Russia Offers To Help India In Controlling Blue Whale Challenge Deaths

News World India | 0
| September 24 , 2017 , 10:08 IST

The dreaded Blue Whale Challenge online game which has resulted in the death of 103 people globally has claimed several lives in India as well, despite government attempts to ban the game which are proving unsuccessful since there are no official sites for the game.

As India struggles to fight the menace of the 'game', Russia, the nation where the game allegedly originates from, has offered to help India in controlling the Blue Whale Challenge, Russia's Vice Consul in south India Michael J Gobartov said.

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The offer of Gobartov was put before the Madras High Court Bench in Madurai which was hearing a suo motu public interest litigation (PIL) regarding the Blue Whale Challenge after the suicide of a Madurai-based college boy which was allegedly committed as a part of the game.

In a report submitted before the bench, Gobartov said that the Russian government was 'willing to render assistance to the High Court and the government of Tamil Nadu'.

"The game is a kind of challenge which instructs the participants to complete a series of challenges, which varies from listening to "dark songs".. getting up at mid-night to increasingly macabre tasks like self-harming and allegedly culminating in supervisor demanding the player to end his own life," the report said.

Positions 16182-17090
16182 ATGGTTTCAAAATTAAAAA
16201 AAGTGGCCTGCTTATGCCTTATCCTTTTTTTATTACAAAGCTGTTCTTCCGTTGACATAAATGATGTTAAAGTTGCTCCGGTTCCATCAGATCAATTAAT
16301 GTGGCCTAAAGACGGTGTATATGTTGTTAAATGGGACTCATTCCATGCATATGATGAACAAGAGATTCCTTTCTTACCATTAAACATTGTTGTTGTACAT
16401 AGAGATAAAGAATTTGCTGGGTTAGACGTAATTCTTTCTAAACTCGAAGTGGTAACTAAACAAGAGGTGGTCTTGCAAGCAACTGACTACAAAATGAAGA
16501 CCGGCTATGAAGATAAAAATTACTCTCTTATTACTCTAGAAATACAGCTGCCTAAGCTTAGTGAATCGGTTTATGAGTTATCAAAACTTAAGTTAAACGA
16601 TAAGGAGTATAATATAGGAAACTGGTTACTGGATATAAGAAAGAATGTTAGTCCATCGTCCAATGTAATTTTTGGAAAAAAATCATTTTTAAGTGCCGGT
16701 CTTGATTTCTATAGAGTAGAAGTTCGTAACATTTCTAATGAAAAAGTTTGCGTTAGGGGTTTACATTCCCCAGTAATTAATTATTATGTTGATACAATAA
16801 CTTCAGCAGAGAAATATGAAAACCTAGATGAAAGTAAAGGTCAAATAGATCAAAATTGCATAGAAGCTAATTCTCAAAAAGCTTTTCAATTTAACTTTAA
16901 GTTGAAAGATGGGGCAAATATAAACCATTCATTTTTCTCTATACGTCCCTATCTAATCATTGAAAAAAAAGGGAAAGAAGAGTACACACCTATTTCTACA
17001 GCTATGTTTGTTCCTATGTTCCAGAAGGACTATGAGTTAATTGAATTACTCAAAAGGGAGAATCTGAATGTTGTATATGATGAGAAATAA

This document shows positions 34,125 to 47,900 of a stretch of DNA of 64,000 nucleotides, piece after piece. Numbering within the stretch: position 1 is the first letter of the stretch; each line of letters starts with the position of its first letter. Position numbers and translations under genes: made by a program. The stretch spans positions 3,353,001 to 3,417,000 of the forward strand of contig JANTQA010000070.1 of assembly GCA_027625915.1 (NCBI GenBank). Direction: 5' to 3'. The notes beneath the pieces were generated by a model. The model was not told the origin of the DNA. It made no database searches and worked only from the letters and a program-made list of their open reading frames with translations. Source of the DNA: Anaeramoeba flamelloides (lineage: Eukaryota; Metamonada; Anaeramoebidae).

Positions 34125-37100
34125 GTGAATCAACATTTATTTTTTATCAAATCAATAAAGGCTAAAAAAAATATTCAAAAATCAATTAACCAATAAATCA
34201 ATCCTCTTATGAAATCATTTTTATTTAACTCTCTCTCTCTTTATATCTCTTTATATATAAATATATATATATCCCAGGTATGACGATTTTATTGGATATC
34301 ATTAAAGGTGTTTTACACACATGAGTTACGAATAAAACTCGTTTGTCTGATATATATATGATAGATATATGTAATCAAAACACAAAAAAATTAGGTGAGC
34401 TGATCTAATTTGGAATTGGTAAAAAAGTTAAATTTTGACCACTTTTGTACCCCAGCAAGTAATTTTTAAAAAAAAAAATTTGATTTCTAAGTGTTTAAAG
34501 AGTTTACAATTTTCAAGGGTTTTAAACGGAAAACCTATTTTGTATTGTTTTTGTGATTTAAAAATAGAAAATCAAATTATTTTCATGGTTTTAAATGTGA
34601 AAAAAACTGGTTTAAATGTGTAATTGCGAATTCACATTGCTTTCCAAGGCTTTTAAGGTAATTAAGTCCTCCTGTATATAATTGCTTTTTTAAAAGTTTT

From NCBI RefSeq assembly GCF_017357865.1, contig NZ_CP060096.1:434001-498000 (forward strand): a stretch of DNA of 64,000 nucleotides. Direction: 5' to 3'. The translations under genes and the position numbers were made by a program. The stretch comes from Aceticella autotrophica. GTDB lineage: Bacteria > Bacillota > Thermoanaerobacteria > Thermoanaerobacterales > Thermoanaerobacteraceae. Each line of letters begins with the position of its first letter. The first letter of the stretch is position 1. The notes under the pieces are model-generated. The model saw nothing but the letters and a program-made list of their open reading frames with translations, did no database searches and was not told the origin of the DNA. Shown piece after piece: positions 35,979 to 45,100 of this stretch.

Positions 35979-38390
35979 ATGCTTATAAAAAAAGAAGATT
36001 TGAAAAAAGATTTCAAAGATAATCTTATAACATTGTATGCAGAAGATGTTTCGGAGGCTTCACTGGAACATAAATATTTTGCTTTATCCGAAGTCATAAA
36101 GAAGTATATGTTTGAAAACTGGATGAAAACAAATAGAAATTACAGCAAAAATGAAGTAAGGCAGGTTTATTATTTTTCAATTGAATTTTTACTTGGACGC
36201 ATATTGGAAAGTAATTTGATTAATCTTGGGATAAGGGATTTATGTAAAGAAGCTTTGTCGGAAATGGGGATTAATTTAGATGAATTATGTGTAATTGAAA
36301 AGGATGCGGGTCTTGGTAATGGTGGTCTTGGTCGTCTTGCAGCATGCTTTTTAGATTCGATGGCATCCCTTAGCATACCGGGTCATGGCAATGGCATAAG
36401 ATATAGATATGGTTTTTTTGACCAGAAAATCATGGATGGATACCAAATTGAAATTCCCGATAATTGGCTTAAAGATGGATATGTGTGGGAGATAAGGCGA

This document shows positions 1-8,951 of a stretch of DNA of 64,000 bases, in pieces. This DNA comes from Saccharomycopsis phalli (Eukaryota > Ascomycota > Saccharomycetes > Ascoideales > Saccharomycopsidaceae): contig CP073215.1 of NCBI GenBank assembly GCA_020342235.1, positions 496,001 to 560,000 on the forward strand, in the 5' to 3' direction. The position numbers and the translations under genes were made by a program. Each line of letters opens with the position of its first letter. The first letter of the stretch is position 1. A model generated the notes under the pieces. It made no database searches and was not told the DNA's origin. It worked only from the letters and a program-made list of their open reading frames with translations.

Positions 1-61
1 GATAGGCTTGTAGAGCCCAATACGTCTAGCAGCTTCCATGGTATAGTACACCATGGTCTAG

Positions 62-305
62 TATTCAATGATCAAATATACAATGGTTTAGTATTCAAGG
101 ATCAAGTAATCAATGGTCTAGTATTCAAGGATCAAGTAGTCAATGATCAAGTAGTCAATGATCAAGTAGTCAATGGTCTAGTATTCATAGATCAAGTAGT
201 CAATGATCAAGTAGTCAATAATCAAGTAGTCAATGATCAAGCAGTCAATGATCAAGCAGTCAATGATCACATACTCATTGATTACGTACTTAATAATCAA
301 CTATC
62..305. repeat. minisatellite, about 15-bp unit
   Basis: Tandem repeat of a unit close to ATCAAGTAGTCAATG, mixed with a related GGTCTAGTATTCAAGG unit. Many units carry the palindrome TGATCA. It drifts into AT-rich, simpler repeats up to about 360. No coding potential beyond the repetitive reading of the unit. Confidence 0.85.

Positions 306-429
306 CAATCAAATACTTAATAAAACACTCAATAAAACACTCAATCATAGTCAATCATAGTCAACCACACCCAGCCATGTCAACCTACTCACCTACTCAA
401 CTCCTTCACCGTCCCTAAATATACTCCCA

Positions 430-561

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According to the report, an investigation in Russia showed that only 8 suicides had been linked with the Blue Whale Challenge although thousands had played the game. During the investigations in Russia, Phillip Bedekyin was found guilty of enticing teenagers to play the game and commit suicide and was sentenced to 3 years imprisonment in jail.

On behalf of Russia's Vice-Consul, R Rajagobal, the chairman of the Indo-Russian Centre for Rural Development presented the report to the court and said that the only way to prevent further deaths from the Blue Whale Challenge was to create awareness amongst youngsters, the main targets for the game.

Since the game is played directly between players and 'administers' without any specific interface, 'banning' the game has raised difficulties.